UCLA should be relegated after losing what was considered a crucial game in the Pac-12 South Division against Arizona State.
The Bruins (3-2, 1-1 Pac-12) continued to allow a series of “self-inflicted wounds” to get the best of them, including skipping penalties and big pass plays.
“We played uphill football in the second half,” said UCLA coach Chip Kelly. “It was a direct result of what we did. It’s from wounds we inflicted on us and we have to clean it.”
Kelly understands that in order to compete with some of the better teams in the conference, “SIW” cannot continue.
“The penalty kicks you back, and then all of a sudden you’re playing for a really long time,” Kelly said. “We made it more difficult on ourselves. That’s the difference between the two halves.”
The Bruins were called for catches on three separate occasions, with left tackle Shaun Ryan being called for two of them. The Bruins were also fined two personal fouls and one non-playing un-playing conduct during the game.
Quarterback Dorian Thompson-Robinson agreed the penalty was costly, as the Bruins failed to score in the second half for the first time since the 2019 season against Utah.
“We shot ourselves twice in the foot,” Thompson-Robinson said. “I have to go back and watch the movie and all that to give me a clear idea.”
The Sun Devils kept the game close with the Bruins, giving them a par score in the first half. With Game 17 tied, UCLA scored a field goal to take the lead by 3 points.
Arizona State quarterback Jayden Daniels would respond, completing a long pass for a 54-yard touchdown to Ricky Pearsall, defeating UCLA defensive back Elisha Guidry in coverage, to take a 24-20 lead after PAT. ASU did not give up and took the lead for the rest of the game.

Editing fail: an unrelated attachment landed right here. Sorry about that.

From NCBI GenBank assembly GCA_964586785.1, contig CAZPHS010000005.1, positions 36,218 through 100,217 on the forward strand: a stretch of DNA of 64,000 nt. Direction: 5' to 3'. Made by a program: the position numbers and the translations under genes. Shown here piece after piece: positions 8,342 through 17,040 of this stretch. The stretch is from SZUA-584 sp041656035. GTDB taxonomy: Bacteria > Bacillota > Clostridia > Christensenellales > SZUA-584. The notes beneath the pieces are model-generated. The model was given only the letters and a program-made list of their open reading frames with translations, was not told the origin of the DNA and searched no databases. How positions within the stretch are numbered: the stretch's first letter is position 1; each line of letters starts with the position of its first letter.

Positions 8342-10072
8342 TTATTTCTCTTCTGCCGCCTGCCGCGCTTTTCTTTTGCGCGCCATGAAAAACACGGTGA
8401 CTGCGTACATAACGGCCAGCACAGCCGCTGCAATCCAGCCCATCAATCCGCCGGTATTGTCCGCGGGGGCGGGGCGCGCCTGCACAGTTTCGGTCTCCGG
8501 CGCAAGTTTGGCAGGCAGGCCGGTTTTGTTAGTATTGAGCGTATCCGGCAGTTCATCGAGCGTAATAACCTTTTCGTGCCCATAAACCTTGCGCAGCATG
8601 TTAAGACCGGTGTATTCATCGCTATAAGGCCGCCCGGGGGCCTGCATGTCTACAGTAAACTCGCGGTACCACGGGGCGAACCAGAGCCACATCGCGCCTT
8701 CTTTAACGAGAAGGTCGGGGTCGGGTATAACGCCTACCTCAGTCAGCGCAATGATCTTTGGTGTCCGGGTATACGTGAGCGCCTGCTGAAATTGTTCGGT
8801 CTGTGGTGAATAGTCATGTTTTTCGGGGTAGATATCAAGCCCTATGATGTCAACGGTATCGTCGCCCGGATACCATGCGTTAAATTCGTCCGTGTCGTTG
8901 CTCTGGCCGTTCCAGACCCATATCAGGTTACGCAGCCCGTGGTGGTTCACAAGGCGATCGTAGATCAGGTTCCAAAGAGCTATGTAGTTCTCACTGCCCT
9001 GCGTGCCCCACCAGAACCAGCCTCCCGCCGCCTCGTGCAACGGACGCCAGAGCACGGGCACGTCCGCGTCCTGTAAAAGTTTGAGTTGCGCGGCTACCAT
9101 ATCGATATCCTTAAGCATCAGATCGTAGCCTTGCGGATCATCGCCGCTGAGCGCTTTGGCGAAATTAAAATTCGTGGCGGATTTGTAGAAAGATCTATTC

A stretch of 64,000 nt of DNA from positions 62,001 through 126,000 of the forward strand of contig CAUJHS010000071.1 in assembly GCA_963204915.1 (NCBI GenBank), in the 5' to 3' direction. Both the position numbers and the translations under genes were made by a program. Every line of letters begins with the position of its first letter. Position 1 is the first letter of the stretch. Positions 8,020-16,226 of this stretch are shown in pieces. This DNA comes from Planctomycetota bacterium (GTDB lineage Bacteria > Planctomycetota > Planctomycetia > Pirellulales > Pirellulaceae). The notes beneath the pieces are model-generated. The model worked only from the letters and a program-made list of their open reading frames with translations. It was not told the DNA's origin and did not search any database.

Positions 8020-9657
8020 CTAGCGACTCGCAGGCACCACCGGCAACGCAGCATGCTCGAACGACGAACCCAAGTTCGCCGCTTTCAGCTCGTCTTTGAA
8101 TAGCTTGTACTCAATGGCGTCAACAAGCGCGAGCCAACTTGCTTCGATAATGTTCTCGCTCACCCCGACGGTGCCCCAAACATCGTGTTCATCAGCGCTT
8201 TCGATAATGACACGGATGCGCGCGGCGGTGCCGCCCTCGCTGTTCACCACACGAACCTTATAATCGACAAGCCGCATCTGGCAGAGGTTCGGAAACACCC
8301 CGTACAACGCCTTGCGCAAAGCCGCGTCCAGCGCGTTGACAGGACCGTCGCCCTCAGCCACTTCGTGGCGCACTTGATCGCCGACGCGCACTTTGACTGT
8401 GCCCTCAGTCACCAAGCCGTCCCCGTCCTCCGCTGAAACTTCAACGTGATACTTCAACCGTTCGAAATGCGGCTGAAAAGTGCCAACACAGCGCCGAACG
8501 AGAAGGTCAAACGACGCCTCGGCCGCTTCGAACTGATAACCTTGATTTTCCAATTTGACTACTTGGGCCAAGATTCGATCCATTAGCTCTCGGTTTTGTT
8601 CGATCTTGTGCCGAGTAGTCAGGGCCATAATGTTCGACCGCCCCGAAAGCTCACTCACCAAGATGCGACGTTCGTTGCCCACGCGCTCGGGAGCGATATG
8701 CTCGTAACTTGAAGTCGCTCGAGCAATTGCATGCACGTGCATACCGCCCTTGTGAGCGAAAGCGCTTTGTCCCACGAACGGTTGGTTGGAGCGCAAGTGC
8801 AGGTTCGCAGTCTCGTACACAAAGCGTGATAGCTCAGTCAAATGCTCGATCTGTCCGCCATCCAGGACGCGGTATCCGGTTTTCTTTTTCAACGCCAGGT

Daniels and Pearsall were also linked by a screen pass that resulted in a 65-yard touchdown on the previous offensive drive.
“I think the explosive play on the defensive side of the ball really hurts us with those two big long passes,” Kelly said. “We had some depth issues in security. (Arizona State) did a good job of taking advantage of that by taking advantage of that. So you have to give them credit.”
Safety Kenny Churchwell III tried to play early in the game but an undisclosed injury ruled him out for most of the game. Quentin Lake was credited for his effort in Saturday’s game by Kelly to start the safety, who told reporters during a postgame press conference that Lake was not 100% healthy.
Lake was injured against Fresno State and did not play on the road at Stanford. Churchwell was filled during the lake’s absence.
Defensive back Mo Osling III also missed the game against the Sun Devils with an undisclosed injury.
The Bruins have allowed two touchdown passes for 44 or more yards in three of the last four games. Like ASU, Stanford scored a pair of long touchdowns (for 56-yard and 52-yard runs) on back-to-back offensive drives.
“We have to be responsible at every level of the ball,” said linebacker Jordan Jenmark Heath. “When we build pressure and send seven instead of eight, we have to go home.
“We keep our defensive backs in a position of compromise. As you know, it is difficult to cover especially good receivers when it comes to open ground. We just have to do our bit in every field.”
Arizona State had two other long passes of 47-yards and 48-yards, which resulted in the first down.
The Bruins will prepare for another late kickoff time this Saturday, traveling to play Arizona (7:30 p.m. PT, ESPN).